Thompson, Robert
April 1968
Foreign Affairs;Apr1968, Vol. 46 Issue 3, p442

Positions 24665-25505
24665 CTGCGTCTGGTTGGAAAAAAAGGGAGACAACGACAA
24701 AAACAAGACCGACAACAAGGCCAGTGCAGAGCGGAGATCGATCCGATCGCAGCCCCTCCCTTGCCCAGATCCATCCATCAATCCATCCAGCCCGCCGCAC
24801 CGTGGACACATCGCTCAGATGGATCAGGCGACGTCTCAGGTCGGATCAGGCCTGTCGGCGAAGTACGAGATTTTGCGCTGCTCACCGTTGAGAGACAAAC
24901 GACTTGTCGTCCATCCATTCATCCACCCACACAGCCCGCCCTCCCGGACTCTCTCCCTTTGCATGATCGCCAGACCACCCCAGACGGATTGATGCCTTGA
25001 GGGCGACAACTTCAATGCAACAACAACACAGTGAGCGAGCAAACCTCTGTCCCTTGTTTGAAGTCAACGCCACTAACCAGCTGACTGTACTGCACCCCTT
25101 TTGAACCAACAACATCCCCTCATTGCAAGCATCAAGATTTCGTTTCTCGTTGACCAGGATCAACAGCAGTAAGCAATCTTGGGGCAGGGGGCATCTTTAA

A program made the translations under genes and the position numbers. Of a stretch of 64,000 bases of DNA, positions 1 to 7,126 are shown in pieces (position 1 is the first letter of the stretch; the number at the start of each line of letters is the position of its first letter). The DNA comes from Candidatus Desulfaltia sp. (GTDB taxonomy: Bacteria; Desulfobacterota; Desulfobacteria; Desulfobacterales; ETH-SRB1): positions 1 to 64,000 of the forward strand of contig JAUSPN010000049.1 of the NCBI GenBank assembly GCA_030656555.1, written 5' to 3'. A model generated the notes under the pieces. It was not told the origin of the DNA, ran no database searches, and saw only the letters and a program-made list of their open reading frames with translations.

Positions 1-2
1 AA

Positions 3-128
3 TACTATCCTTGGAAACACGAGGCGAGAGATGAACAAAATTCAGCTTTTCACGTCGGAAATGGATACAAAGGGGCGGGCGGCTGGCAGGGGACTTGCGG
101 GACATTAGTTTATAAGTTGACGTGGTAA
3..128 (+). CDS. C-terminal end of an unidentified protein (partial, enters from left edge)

This article presents information on the conflict in Vietnam. There are a number of basic points about the nature of Peoples' Revolutionary War that need to be clearly understood. The first is the superb organization of the Vietnamese Congress within the country. The most important element is the underground organization within the population designed to provide a popular and logistic base for the guerrilla forces. This underground organization has taken years to build up using the cell system, or "bead-stringing," to spread both throughout the country and within all classes of society. From the point of view of control it is necessary only that the underground organization should be able to obtain from the people the essential needs of war, money, supplies, recruits and intelligence. Except in so far as it has to tax and to propagate its cause it does not need to govern in the accepted sense of the term. Peoples' Revolutionary Wars are by their nature destined to be long, arduous, protracted struggles, but if the means are correctly applied they can be won. The question which still has to be answered is whether the United States can do it before it is too late


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